My Granda taught me a lot of things. He was, in many respects, a genius.
An industrial chemist in his working life, I didn’t get to know him properly until he’d already retired and was in a position to drop a certain amount of wisdom directly into my head from years of percolation through his own experience. Now and again, something he said will strike me, and ring so true it seems folly I should have thought otherwise.
Thus I present to you his masterly summary of all things fiscal.
1. Look at a coin. it is a solid metal item, approximating to a cylinder whereby the parallel circular faces take up significantly more of the surface area than the band which joins them. It is round. Because money likes to move. What goes round, comes round. Easy come, easy go. The best coins for rolling are heavy and have a thick edge. Try it with pound coins on a table, if you can afford a table and pound coins. Money is made to move, to be acquired and moved on in exchange for goods, services, or anything else it can buy. Apparently, not happiness, but I’ve never been given a chance with enough of the stuff to test that theory completely.
2. Look at a coin. It’s basically a two sided circular object which falls on one face or the other. It’s flat. It’s good for stacking. Money in the bank is there for rainy days, or to give to those in need. It’s good to have reserves built up. What I make is mine. Once I have bought or traded for what I need, the rest can be put to one side. Money cannot buy happiness, but it can buy a level of security and comfort which is difficult if you have no money.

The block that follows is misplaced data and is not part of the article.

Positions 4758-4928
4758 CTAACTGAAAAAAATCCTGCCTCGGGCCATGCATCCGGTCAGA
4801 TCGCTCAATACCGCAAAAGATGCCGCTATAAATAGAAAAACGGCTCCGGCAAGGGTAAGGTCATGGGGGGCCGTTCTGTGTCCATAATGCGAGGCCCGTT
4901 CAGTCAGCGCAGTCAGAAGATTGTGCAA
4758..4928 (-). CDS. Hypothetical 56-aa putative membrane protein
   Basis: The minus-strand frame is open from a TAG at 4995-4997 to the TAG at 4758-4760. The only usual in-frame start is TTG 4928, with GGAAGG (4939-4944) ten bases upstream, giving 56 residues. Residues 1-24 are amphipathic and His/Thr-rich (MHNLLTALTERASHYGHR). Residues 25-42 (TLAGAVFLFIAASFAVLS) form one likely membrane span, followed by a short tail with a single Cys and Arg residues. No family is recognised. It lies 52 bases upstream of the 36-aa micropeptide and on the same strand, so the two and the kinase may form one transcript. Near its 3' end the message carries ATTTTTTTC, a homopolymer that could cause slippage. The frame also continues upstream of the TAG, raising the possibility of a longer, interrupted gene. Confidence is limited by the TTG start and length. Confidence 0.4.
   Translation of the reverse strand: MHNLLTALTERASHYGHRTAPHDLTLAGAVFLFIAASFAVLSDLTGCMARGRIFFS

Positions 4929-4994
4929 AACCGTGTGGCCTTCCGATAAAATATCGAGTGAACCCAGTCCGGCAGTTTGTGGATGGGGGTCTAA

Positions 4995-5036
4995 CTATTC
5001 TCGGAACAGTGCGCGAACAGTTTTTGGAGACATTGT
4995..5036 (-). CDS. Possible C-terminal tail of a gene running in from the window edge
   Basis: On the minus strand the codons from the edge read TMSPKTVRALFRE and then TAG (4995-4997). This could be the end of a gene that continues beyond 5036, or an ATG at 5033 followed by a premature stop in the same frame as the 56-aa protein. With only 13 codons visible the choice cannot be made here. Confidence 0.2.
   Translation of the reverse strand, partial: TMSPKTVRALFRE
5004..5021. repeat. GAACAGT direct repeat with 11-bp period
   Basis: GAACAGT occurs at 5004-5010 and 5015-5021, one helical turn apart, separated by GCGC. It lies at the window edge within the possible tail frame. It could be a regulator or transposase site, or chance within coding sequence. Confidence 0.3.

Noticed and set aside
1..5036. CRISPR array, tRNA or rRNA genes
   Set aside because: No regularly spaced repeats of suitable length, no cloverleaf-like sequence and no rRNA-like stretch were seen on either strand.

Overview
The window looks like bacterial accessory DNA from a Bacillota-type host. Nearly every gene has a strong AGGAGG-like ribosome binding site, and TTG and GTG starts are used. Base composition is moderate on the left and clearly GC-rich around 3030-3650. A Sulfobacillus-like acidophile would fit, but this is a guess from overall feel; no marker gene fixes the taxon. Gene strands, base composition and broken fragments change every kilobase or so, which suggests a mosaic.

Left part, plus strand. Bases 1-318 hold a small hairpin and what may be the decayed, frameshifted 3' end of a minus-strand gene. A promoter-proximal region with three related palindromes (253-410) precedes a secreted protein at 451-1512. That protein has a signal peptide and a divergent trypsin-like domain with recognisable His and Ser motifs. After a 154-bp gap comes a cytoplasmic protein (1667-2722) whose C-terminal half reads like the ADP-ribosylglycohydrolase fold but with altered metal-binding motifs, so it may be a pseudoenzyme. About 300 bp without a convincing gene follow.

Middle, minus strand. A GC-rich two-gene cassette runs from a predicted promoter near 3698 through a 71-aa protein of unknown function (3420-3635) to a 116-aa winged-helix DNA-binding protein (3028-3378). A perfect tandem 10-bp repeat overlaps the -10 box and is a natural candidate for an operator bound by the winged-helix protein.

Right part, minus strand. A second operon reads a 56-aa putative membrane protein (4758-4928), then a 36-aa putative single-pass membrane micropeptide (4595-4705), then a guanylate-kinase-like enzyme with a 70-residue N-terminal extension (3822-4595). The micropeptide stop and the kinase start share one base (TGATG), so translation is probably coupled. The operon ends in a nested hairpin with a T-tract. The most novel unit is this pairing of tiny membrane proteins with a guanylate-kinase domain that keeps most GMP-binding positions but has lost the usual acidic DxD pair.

This summarises all fiscal policy, ever. Round or flat, that’s that.
I think the simplicity of this dichotomy is the truth of it. Politicians may spin their way through press release after press release, convincing the population at large that they are being considered and consulted, but all policy eventually boils down to this – stacking high or passing round.
I have yet to decide which balance of the two is best for me, so I would not presume to pass comment on the British economy.